NS  Vol.12 No.3 , March 2020
Proposing 5-Steps Rule Is a Notable Milestone for Studying Molecular Biology
Author(s) Kuo-Chen Chou
Abstract
In this current minireview, the cradle of the “5-steps rule” or “5-step rules”, along with its essence and advances, has been recalled. Born in 2011, its impacts on molecular biology are both substantial and rapid, fully indicating the “5-steps rule” is no double a remarkable and profound milestone in molecular biology.

1. Introduction

Since it was proposed in 2011, the “5-steps rule” or “5-step rules” has been widely used in molecular biology, both theoretical and experimental. Its original source was usually referred by citing a review paper for celebrating the 50th anniversary year of Journal of Theoretical Biology [1].

Interestingly, no such a clear-cut term as “5-step” can be found in the entire aforementioned paper. Why? This is because: it is the idea of the “5-steps rule” that would become crystal clear after carefully reading through the whole paper. Accordingly, the paper [1] is actually the cradle of the “5-steps rule”.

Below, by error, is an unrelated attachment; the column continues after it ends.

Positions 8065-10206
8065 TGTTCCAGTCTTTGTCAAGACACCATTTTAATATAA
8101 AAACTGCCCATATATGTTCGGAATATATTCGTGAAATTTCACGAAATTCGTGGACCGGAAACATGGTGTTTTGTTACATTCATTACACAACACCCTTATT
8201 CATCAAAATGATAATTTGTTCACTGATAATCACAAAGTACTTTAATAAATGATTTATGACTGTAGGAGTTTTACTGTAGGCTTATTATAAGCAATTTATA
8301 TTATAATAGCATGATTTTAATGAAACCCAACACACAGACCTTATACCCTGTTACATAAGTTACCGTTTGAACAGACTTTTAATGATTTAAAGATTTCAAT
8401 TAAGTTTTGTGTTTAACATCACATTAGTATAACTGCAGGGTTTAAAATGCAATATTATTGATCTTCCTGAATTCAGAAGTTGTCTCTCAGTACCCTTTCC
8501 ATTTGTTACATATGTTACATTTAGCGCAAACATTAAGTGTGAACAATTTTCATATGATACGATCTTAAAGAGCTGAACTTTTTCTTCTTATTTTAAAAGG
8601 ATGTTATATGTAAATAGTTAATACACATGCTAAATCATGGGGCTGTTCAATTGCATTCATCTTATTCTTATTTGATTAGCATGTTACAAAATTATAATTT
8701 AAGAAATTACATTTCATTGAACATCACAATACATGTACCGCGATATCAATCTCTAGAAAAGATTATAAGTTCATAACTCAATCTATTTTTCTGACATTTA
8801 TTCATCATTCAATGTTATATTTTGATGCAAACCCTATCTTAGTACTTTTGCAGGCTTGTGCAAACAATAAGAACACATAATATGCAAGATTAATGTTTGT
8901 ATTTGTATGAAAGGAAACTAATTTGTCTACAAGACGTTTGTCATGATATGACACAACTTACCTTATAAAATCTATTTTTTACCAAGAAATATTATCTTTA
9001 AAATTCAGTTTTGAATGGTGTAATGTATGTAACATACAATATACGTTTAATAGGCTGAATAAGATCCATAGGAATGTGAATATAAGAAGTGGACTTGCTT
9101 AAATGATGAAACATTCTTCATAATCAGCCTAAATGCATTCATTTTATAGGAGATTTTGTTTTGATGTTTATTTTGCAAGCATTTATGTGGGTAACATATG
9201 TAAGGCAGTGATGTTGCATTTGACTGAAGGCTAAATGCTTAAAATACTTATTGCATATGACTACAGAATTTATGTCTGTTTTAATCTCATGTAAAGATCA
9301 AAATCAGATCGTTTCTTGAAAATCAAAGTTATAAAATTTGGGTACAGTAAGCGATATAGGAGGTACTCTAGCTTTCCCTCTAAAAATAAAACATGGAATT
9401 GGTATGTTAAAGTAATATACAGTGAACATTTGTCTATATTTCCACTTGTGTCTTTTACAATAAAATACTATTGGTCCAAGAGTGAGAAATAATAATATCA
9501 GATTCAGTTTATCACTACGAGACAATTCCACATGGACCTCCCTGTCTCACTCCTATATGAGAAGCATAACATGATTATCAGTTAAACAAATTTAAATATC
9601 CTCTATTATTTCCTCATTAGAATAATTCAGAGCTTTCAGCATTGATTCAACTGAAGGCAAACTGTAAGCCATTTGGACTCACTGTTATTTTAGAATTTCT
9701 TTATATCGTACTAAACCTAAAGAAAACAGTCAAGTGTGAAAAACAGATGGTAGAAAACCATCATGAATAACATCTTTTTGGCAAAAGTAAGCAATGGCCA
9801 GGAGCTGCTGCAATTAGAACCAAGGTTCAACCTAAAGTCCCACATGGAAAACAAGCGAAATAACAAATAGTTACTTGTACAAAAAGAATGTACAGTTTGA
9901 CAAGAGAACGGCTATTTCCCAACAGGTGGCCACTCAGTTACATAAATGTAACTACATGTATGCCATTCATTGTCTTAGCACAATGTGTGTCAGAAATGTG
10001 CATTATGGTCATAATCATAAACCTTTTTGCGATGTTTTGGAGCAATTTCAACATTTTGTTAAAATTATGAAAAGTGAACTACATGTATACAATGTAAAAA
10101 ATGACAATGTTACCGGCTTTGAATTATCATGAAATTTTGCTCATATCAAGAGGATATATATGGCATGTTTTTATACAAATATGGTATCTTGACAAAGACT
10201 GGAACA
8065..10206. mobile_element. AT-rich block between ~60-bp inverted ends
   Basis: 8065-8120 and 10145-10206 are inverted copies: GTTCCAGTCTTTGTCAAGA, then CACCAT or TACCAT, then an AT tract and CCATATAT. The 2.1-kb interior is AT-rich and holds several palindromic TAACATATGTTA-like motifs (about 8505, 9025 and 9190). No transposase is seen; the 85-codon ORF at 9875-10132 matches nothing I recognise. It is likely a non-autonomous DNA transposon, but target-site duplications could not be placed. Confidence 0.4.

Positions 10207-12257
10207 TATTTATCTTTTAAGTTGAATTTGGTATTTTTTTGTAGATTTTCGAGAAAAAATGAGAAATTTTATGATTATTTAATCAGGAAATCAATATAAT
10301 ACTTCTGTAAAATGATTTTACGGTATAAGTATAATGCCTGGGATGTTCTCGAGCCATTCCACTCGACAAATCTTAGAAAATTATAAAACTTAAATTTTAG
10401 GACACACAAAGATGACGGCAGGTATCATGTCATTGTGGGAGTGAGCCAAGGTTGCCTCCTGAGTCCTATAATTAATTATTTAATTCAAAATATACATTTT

2. THE ESSENCE OF 5-STEPS RULE

In order to quantitatively predict, or develop a useful predictor for, a molecular biology system, the following five guidelines should be observed: 1) select or construct a valid benchmark dataset to train and test the predictor; 2) represent the samples with an effective formulation that can truly reflect their intrinsic correlation with the target to be predicted; 3) introduce or develop a powerful algorithm to conduct the prediction; 4) properly perform cross-validation tests to objectively evaluate the anticipated prediction accuracy; 5) establish a user-friendly web-server for the predictor that is accessible to the public. The predictors established in compliance with these steps have the following notable merits: a) crystal clear in logic development; b) completely transparent in operation; c) easily to repeat the reported results by other investigators; d) with high potential in stimulating other predictors; e) very convenient to be used by the majority of experimental scientists.

3. RESULT AND DISCUSSION